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Pathogens in beachwater contaminated with sewage and fecal matter can cause a wide range of diseases that threaten human health, including gastroenteritis, dysentery, hepatitis, respiratory illness, and ear, nose, and throat problems. The consequences of these swimming-associated illnesses can be greater for children, elderly people, pregnant women, cancer patients, and others with weakened immune systems. And these pathogens may be persisting longer in the Great Lakes region due to conditions being established by large populations of invasive species.15 There is growing evidence that broad changes in the freshwater environment of the Great Lakes brought about by invasive species are promoting conditions that nurture bacteria, including E. coli.16 Healthy lakes are often murky, but feeding by quagga mussels has eliminated as much as 20% of Lake Erie's phytoplankton in less than 15 years.17 The elimination of those and other microorganisms has literally cleared the waters. Although that sounds good, it has allowed sunlight to penetrate to the bottom of the lakes, encouraging aquatic plant growth on formerly barren lake beds. In Lake Michigan, that is increasingly coming in the form of cladophora, a green algae that accumulates near shorelines. A link between cladophora mats and exceedances of recreational water quality criteria has been suggested, and studies show increased E. coli concentrations under and near these mats.18,19 A growing number of beaches have been impacted by algae mucking, when the mats disengage from the lake bottom and wash up on shore in foul-smelling mounds. Recent studies have shown continued rapid growth in the quagga mussel population in the Great Lakes; it is estimated that they now number nearly a quadrillion.20,21,22 As dire as the situation looks, it could be made worse if another infamous invader, Asian carp, gains access to the Great Lakes from waterways in and around Chicago. Like the mussels, silver and bighead carp are tireless filter feeders that would continue the process of clarifying lake water, hastening an ecosystem collapse. Recent studies suggest that the carp may also be able to take advantage of cladaophora, establishing themselves in Lake Michigan before colonizing the other lakes.23 On the positive side, the well-publicized advance of Asian carp has helped to make the public more aware of invasive species threats to the region. Significant resources and energy are being directed to address the sources of invasive species, though NRDC and other Great Lakes advocates remain concerned that the battle against Asian carp is moving too slowly to head off their advance. Still, there is good news on this front too. NRDC helped to broker a legal settlement that will require the EPA to set new national limits on invasive species in ship ballast that should help to eliminate one of the biggest sources of invasive species: water dumped from freighters moving between the lakes and coming from ocean ports.24 The settlement should prompt the EPA to treat this "living pollution" as aggressively as it would an oil spill or toxic release and set protective limits on biological discharges to help prevent future species invasions. The Aquatic Nuisance Species (ANS) Task Force estimates that the 15 most recent introductions of these invaders could cost the United States $134 billion by 2050.25 The cost of damages caused by zebra mussels alone to the Great Lakes regional economy could be as much as $4.9 billion per year.26 Far more costly are the potential threats to the Great Lakes themselves.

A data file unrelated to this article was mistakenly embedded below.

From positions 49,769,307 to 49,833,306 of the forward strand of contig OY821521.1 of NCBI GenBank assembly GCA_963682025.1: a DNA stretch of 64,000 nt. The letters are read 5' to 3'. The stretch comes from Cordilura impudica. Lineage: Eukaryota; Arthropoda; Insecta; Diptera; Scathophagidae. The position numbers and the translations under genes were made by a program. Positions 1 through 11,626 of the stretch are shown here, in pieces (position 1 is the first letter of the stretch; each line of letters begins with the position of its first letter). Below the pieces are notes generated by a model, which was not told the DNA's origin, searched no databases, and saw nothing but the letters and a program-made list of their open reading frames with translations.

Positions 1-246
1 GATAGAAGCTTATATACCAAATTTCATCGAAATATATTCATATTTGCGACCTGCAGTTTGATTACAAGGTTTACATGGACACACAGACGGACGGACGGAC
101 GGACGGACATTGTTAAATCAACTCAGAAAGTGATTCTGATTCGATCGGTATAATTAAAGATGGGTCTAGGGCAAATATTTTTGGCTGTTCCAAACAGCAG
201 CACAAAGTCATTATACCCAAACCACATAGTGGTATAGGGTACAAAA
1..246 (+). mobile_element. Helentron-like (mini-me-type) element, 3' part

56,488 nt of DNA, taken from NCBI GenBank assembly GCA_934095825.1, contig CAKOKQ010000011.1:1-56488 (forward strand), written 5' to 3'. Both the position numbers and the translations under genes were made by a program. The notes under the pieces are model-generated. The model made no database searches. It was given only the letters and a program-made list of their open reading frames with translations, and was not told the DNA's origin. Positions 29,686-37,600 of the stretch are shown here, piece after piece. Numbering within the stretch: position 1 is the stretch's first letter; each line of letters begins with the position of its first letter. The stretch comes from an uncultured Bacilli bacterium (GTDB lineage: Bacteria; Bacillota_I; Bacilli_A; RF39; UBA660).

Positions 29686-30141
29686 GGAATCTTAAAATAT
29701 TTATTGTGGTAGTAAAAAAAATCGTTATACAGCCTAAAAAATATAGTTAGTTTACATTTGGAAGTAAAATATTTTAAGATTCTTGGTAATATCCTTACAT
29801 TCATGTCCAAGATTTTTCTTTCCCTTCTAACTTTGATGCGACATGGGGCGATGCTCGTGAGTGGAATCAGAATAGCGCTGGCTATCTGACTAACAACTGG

The Great Lakes are a massive tourism engine for the region. For example, Lake Erie is said to generate $9 billion in tourism revenue annually and support jobs for nearly 150,000 workers in Ohio alone.27,28 Beaches are the top vacation destination in the country. And coastal tourism, dependent in part on clean waters, generates substantial revenues for state and local governments. Studies on the impact of beach closures vary greatly. One study estimated that economic losses resulting from the closure of a Lake Michigan beach due to pollution could be as high as $37,000 per day. The study also anticipated additional economic losses from polluted waters due to swimming-related illnesses and from beachgoers' lost use of the beach.29 Another study, by researchers at the University of Chicago, estimated that swim bans at Chicago beaches cost the local economy more than $2 million a year.30 Yet another posited that the closure of all Lake Michigan beaches would result in a loss of nearly $1 billion.31 Boating is a significant source of economic revenue for the Great Lakes. Nearly one-third of the nation's boats are registered in the Great Lakes region. In 2003, boating on the lakes generated direct revenue of $16 billion and supported 107,000 jobs. Indirect revenue from boating-related industries such as manufacturing, marinas, charter operations, restaurants, lodging, and other businesses located near docking facilities increased the total number of jobs to 244,000 and